In my opinion, this is one of the key principles to property investing and I’ll even go as far to say life! I would say that as a Business and Economics teacher, but anyway, you get the point, I think it is important.
The state of our economy influences our jobs, our pay and even our confidence, so it is important we have a grasp of it.
Here is an extract from my book ‘Money lessons left at the school gate’, the book is targeted at young people, hence the reference to school, however, hopefully it explains each stage of the economic cycle:
It may seem an unusual comparison to make between the economic cycle and life, but the economic cycle goes up and down like life can. It is important that people realise that difficult times don’t go on forever and at the same time, try not to forget what the challenges can be like during the good times. The economic cycle refers to the good times as ‘booms’ and the bad times as ‘recessions’.
Below you can see a diagram which is known as the Business Cycle. It shows the stages the economy is going through, and this is all based on Gross Domestic Product (GDP). GDP is a way of showing how much a country is producing at a given time. The presumption is that when this is high, and an economy is producing more, it is classed as a ‘boom’. When this is falling, it seems that we are declining into a ‘recession’. Just because it is falling does not mean that we are in a recession, but it is when an economy’s GDP is falling for a prolonged period.
The presumption is that when GDP is falling, businesses are less productive and as a result will bring in less income. This will mean that they create less jobs. If less jobs are created, then less people are likely to be earning money. If they are earning less money, they are likely to spend less on buying items, so demand will fall for a business’s goods.
How does this link to property?
During ‘Booms’ property prices will generally rise, the country is producing more, so businesses need more staff to help them to continue to produce more. This creates more jobs and wage rises, which means that property becomes more affordable for people as they have more disposable income which will enable them to build up deposits quicker and have more capability of servicing a mortgage.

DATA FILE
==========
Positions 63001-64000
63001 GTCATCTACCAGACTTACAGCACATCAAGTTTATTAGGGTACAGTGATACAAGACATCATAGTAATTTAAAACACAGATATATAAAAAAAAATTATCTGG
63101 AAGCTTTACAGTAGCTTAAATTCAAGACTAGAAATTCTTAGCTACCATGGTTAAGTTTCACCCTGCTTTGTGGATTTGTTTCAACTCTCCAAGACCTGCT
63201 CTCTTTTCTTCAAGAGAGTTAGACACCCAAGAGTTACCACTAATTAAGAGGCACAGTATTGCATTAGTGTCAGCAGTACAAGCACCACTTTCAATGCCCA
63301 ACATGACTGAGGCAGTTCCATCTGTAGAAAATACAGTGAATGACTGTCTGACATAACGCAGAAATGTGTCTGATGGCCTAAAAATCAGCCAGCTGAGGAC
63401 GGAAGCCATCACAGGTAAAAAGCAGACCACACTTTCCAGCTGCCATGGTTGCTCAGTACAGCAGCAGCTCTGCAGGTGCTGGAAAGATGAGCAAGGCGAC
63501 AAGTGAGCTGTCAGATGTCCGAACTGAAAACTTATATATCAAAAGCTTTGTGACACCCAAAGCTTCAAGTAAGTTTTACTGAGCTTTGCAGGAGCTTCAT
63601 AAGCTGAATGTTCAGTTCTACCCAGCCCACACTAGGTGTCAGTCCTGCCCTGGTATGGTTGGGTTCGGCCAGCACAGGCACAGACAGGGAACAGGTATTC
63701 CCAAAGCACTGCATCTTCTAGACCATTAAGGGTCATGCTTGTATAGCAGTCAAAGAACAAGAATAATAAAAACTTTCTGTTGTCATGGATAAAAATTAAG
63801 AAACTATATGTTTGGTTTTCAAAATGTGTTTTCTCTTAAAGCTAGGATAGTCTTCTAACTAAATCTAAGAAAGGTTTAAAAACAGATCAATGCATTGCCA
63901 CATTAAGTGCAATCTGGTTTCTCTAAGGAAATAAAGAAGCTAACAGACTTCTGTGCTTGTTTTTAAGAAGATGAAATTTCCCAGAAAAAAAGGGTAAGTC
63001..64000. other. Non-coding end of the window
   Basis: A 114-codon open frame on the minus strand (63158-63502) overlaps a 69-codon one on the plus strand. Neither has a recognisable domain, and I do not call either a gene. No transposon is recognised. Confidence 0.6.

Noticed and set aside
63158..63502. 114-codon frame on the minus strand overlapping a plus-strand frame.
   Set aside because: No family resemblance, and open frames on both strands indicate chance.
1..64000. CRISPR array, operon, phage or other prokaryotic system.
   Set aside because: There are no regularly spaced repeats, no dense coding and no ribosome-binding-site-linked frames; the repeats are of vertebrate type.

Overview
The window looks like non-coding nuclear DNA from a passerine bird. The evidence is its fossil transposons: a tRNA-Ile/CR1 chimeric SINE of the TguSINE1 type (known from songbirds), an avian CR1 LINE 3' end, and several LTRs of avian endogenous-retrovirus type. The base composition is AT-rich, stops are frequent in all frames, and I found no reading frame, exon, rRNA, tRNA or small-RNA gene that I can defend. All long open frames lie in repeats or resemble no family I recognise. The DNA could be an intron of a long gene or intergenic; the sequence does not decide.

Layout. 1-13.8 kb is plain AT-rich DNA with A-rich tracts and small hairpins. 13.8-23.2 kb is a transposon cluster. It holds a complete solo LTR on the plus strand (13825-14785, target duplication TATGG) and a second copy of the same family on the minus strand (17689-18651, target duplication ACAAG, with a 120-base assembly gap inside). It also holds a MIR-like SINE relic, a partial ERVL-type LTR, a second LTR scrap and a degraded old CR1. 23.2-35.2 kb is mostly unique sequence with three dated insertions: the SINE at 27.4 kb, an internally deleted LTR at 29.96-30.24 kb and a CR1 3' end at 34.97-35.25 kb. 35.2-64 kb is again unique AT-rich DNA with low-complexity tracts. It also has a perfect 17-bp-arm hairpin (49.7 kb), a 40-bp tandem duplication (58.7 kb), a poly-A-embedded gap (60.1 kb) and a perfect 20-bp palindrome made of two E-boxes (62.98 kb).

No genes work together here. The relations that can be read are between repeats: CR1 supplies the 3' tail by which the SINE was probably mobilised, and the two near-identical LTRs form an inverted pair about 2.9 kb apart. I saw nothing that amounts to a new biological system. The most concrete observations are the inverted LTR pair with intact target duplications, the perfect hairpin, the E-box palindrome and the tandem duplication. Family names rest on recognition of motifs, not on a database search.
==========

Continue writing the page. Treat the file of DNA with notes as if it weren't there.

Sit back and enjoy the ride, I try and avoid buying during this period, it can lead to buyers speculating that there will be further price rises which will lead to people over paying.
Once we get through this period of excitement and the GDP growth starts to slow, businesses start to realise that they have over employed and over invested in capital (business assets). As a result, they have to think about slowing down recruiting, or even laying off some staff. This causes unemployment to rise slightly. The key is slightly, it may only be a slight rise in unemployment and fall in GDP, however, as humans we often follow the herd and react with our emotions rather than reasoned logic. This leads to a loss of confidence and people start to fear further drops in the market. The media will often fuel this further by writing negative news stories, negative news sells.
Start preparing for the decline, ensure you have cash in reserve to deal with any of your properties that may drop in value and/ or ensure that you have cash available in order to make the most of opportunities that arise as prices fall.
Technically a recession occurs with two negative quarters of GDP growth; unemployment is high, confidence is low. These are often the key ingredients for house prices dropping. They are also key ingredients for rental demand being high, as fewer people are looking to buy. This can make property really add up as an investment, as prices are low and rents are stable or even rising.
Have to be brave and buy. There is far more up side as this stage than downside. The opposite is true in a ‘Boom’ yet the uneducated investor will buy.
The economy starts to recover, those early investors have invested during the recession and realised the excellent returns on offers. This then starts to give others confidence to invest and the market starts to recover. This is not only in a property context but a whole economy context as businesses start to see the potential for growth again and start recruiting and investing in assets to grow their business.
Should still be thinking of buying. Just make sure you check your numbers, for example, rents, and sold prices in areas.
There is a lot of crossover between the economy and the property cycle, something I previously covered. So that mini series is definitely worth a read. Having a basic knowledge of the Economy is key, it is part of all of our lives, whether we like it or not. It is important that you have knowledge of the cyclical nature of the economy and that you are pragmatic in your attitude towards it. There will be ups and downs, the ‘booms’ don’t last forever and the ‘recessions’ are not terminal, sometimes the media will tell you otherwise, as will the people around you.
Next week I will look at why we get the cyclical nature of the economy and why I am confident that over the long term trajectory will be a positive one.
Enjoyed this blog, why not check out my new book, ‘Money lessons left at the school gate’, available in paperback or on Kindle.
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